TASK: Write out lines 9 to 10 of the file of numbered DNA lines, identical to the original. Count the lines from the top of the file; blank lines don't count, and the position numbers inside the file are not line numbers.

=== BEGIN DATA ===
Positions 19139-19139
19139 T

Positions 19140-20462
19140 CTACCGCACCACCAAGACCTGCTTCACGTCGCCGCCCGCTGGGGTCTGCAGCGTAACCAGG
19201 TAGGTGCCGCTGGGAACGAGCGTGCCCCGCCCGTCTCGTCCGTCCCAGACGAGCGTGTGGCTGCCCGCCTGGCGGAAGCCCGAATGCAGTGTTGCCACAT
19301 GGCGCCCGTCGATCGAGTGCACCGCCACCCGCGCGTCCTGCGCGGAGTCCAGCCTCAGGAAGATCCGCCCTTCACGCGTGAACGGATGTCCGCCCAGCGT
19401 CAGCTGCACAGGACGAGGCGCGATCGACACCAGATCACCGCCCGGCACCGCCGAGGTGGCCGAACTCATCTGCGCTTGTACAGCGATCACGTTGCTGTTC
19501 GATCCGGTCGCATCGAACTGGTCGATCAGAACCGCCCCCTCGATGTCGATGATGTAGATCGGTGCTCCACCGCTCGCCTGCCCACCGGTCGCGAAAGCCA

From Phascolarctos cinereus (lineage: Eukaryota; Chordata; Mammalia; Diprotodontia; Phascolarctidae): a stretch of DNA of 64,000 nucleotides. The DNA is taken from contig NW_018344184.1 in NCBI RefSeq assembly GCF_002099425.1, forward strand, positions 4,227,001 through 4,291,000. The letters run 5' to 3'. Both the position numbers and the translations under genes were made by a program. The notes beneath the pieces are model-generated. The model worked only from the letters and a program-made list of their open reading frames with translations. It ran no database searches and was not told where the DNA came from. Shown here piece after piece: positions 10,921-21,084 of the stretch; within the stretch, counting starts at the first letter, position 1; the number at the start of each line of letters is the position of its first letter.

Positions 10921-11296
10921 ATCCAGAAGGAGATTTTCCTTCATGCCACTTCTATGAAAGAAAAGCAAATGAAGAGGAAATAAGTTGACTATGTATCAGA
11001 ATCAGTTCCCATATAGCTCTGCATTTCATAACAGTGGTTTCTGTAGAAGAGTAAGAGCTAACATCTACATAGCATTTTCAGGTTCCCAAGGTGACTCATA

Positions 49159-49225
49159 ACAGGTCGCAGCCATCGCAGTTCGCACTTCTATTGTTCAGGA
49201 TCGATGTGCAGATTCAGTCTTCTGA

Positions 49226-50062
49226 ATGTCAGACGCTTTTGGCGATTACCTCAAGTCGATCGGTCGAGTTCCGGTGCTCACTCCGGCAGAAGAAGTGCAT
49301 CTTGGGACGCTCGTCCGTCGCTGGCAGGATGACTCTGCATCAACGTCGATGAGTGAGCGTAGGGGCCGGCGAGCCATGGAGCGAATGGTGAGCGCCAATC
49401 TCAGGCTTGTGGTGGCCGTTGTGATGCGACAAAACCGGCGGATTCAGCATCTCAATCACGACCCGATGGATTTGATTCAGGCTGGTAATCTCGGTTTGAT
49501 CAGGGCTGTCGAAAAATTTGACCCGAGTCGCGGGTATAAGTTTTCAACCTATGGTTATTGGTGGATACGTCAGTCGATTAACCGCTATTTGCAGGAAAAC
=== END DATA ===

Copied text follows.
From Phascolarctos cinereus (lineage: Eukaryota; Chordata; Mammalia; Diprotodontia; Phascolarctidae): a stretch of DNA of 64,000 nucleotides. The DNA is taken from contig NW_018344184.1 in NCBI RefSeq assembly GCF_002099425.1, forward strand, positions 4,227,001 through 4,291,000. The letters run 5' to 3'. Both the position numbers and the translations under genes were made by a program. The notes beneath the pieces are model-generated. The model worked only from the letters and a program-made list of their open reading frames with translations. It ran no database searches and was not told where the DNA came from. Shown here piece after piece: positions 10,921-21,084 of the stretch; within the stretch, counting starts at the first letter, position 1; the number at the start of each line of letters is the position of its first letter.

Positions 10921-11296